Folk Studies and Anthropology
Fuel (wood, bone, dung and coal) and the selection of it has always been an integral part in the lifeways of nomadic pastoralists. Certainly, the gathering of fuel, the storage of it, and its eventual use represents a large part of daily culture. Yet, it remains an understudied aspect of ancient household economies. This is unfortunate since understanding fuel selection and use can also serve to evaluate specific cultural practices and human-‐environment relationships since there is often a close link between specific types of available fuel and local environmental conditions. Through ethnoarchaeological research in the Altai region of western Mongolia, information about local use of fuel in a domestic setting was gained. Based on current archaeological research it is believed that present-‐day inhabitants in the Altai region share a similar nomadic pastoralist mode of subsistence with the people living in this same region during the Late Bronze/Early Iron Age (mid-‐Second to mid-‐First millennia BC). Local lake core data also suggests that the Bronze and Early Iron Age environmental landscape in this region was fairly similar to that of today. These similarities allow us to infer that Bronze and Iron Age societies possibly had an overall domestic economy similar to the modern people of this region, thus allowing us to evaluate both iii past and present human-‐environment relationships. By gaining information regarding traditional ecological knowledge and the traditional importance of dung as a fuel source in this semi-‐arid region (largely devoid of wood) it is possible to gain insights about environmental and domestic economic sustainability.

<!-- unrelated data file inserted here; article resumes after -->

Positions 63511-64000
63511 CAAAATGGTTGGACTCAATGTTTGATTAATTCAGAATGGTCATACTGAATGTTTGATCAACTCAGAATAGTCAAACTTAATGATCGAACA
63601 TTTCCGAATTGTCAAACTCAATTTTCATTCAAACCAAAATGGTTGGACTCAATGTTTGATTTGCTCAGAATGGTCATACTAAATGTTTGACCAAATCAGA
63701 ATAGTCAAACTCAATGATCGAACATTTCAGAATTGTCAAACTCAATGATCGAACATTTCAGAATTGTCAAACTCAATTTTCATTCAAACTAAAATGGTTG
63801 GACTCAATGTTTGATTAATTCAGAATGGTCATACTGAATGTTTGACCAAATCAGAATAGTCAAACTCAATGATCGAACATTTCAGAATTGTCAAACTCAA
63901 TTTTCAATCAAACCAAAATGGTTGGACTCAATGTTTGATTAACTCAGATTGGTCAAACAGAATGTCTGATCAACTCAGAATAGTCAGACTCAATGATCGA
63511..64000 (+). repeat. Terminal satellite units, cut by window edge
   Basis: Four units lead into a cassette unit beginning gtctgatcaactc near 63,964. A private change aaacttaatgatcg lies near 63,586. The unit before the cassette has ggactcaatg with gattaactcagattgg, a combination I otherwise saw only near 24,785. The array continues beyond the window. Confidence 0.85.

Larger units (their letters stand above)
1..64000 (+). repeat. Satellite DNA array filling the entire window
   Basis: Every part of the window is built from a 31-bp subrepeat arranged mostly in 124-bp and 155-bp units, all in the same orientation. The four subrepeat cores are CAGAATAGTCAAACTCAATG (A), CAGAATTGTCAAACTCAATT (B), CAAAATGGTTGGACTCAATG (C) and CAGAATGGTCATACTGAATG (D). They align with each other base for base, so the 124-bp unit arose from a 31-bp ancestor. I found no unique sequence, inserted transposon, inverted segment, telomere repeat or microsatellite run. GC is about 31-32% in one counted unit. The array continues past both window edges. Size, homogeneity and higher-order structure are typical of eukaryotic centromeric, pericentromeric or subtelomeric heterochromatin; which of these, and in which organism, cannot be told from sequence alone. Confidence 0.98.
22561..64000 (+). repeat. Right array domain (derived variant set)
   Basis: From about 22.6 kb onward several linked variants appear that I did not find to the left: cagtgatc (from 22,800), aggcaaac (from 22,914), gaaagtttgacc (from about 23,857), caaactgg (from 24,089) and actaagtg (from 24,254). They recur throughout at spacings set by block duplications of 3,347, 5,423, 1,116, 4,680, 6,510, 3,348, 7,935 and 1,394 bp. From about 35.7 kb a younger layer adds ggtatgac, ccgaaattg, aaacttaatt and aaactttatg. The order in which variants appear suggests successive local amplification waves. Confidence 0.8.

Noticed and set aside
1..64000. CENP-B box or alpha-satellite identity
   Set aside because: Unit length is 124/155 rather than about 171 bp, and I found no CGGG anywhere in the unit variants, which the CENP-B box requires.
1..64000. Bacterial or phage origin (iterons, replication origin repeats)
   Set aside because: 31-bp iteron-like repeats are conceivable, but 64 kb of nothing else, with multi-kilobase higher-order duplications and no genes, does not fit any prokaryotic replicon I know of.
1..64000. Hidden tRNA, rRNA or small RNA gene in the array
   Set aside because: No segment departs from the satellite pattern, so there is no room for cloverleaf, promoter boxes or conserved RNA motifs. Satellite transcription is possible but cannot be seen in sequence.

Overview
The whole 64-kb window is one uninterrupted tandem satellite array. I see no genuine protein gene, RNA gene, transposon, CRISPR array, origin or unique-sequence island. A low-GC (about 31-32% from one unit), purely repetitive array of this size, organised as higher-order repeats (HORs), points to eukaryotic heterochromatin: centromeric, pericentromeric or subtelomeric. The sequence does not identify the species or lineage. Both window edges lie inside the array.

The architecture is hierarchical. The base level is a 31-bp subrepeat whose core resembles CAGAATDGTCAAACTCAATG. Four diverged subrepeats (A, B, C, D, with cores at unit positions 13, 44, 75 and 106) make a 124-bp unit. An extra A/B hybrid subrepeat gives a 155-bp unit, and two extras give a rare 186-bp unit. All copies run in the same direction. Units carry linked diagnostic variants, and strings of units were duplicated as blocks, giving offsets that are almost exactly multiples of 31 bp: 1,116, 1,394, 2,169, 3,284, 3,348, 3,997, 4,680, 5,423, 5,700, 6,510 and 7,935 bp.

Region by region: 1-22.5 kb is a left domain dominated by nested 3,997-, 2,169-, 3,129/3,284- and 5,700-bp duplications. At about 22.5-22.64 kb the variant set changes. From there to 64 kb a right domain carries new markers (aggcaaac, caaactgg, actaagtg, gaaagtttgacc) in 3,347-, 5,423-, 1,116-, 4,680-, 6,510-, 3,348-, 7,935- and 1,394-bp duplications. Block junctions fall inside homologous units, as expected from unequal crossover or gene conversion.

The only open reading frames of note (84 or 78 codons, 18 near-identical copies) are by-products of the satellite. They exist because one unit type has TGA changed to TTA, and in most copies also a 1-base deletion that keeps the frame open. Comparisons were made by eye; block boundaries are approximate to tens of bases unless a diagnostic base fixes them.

Advisor(s) or Committee Chair
Dr. Jean-Luc Houle
Linder, William T., "Burning Resources: Traditional Fuel Uses on the Mongolian Steppe" (2015). Honors College Capstone Experience/Thesis Projects. Paper 588.